This month, on what would have been my mom’s 90th birthday, I spent some time looking over an assortment of things I brought home after her memorial service last year. In among the stack of pictures and cards was a birthday booklet I had sent her on her last birthday. You know, one of those the-world-on-the-day-you-were-born compendiums. Woodrow Wilson was president… “The Human Fly” climbed 30 stories up the side of the Woolworth Building in New York… prohibition went into effect… the Royal Canadian Mounted Police started operations… Adolph Hitler made his first public political speech in Austria… women were first granted the right to vote…
Only in my mother’s lifetime?
The right to vote seems so basic. Like something that would have come in with the American Revolution. But no. Not for anyone who wasn’t male and white. As my baby mom lay in her cradle, American women dared to do such impertinent things as carry signs demanding the right to vote. They even stood in front of the White House with the signs. And those women paid a price for their audacity. They were grabbed… beaten… arrested… chained… flogged… choked.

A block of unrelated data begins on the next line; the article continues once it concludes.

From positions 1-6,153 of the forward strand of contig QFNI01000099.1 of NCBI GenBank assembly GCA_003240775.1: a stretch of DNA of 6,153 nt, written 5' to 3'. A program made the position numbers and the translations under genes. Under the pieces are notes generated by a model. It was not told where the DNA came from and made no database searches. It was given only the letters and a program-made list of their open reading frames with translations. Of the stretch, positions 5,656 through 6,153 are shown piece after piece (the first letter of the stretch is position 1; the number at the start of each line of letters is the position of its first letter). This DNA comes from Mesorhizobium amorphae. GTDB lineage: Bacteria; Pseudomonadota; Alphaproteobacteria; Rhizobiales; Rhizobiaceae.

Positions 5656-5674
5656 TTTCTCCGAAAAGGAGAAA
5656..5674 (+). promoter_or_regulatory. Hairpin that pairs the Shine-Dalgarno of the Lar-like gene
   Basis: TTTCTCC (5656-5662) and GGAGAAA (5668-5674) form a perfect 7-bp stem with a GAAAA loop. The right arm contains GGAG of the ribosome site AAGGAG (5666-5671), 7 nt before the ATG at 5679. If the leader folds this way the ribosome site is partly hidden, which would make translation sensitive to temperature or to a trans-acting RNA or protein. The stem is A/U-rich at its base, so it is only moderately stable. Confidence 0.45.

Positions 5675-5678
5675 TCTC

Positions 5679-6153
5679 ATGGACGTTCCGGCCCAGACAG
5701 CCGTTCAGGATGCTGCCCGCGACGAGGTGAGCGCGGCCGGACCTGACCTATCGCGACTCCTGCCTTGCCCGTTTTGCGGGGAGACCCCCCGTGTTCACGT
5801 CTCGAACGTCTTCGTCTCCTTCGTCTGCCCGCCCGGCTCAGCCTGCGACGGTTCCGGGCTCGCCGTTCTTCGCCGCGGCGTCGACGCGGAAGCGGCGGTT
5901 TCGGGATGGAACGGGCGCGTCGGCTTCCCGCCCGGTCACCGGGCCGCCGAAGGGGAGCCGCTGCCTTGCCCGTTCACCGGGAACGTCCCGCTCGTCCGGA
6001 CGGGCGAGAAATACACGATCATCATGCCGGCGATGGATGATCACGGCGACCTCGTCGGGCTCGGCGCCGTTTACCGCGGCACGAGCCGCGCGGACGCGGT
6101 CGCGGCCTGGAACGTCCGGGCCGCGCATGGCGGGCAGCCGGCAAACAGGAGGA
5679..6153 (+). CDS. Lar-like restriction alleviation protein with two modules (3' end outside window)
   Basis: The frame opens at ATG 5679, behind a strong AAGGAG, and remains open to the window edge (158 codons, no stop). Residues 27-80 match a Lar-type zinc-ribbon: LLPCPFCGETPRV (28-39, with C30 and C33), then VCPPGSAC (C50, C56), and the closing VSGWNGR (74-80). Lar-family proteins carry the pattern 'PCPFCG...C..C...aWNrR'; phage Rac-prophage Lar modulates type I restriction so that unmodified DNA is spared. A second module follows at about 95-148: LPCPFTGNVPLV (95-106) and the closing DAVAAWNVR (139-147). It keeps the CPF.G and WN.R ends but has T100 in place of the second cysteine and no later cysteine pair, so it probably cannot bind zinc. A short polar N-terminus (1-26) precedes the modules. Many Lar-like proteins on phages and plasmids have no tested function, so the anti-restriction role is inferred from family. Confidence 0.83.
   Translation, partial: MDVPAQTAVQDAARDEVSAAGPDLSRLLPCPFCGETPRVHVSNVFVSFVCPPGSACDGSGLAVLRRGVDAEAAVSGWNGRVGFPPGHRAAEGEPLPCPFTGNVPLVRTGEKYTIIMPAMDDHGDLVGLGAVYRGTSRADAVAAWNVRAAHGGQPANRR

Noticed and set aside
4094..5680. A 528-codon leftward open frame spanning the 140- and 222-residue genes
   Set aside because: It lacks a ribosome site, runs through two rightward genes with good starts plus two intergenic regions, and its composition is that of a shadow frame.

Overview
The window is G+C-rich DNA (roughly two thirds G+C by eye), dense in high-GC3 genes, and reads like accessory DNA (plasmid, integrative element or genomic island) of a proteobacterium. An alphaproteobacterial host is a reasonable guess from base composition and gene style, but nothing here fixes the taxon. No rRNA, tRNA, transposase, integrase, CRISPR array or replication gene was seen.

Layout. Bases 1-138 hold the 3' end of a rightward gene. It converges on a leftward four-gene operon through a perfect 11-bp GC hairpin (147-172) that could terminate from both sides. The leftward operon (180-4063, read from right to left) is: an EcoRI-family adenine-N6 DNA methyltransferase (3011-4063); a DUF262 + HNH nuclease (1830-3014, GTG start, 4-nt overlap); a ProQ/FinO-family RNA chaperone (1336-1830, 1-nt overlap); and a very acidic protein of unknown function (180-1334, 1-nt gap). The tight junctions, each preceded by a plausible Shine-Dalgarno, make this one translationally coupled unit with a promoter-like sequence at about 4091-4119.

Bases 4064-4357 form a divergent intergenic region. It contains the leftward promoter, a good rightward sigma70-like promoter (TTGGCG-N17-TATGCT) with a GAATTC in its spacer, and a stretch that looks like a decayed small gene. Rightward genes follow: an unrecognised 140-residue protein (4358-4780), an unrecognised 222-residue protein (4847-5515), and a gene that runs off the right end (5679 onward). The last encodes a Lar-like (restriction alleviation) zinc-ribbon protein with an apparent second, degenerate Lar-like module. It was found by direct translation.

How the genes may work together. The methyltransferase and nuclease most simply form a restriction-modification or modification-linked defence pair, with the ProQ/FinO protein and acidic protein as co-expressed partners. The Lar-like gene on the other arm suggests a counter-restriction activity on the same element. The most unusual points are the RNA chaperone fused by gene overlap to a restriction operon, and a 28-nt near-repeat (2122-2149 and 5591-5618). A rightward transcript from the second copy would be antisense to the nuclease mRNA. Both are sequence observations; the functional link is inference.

I found a list of the women imprisoned for daring to voice this request, and one was a 19-year-old by the name of Matilda Young (in the picture). My mom was Marjorie Young. I wonder… could Matilda have been related to her? To me? I surely would be proud to claim her!
The year of my mother’s birth was the year the 19th Amendment to the Constitution of the United States was passed. It was the year women finally got the right to vote.
In every election, all the years I was growing up, my mom voted. Always. Until the last year of her life. Had my mom lived one more year, she would have voted on her 90th birthday. And she would have had choice words to say about anyone too busy or preoccupied to do the same.
Thank you, ladies. Thank you, Mom.
“If you don’t vote, you have no right to complain about anything that’s done.”
Marjorie Young Marshall, my mother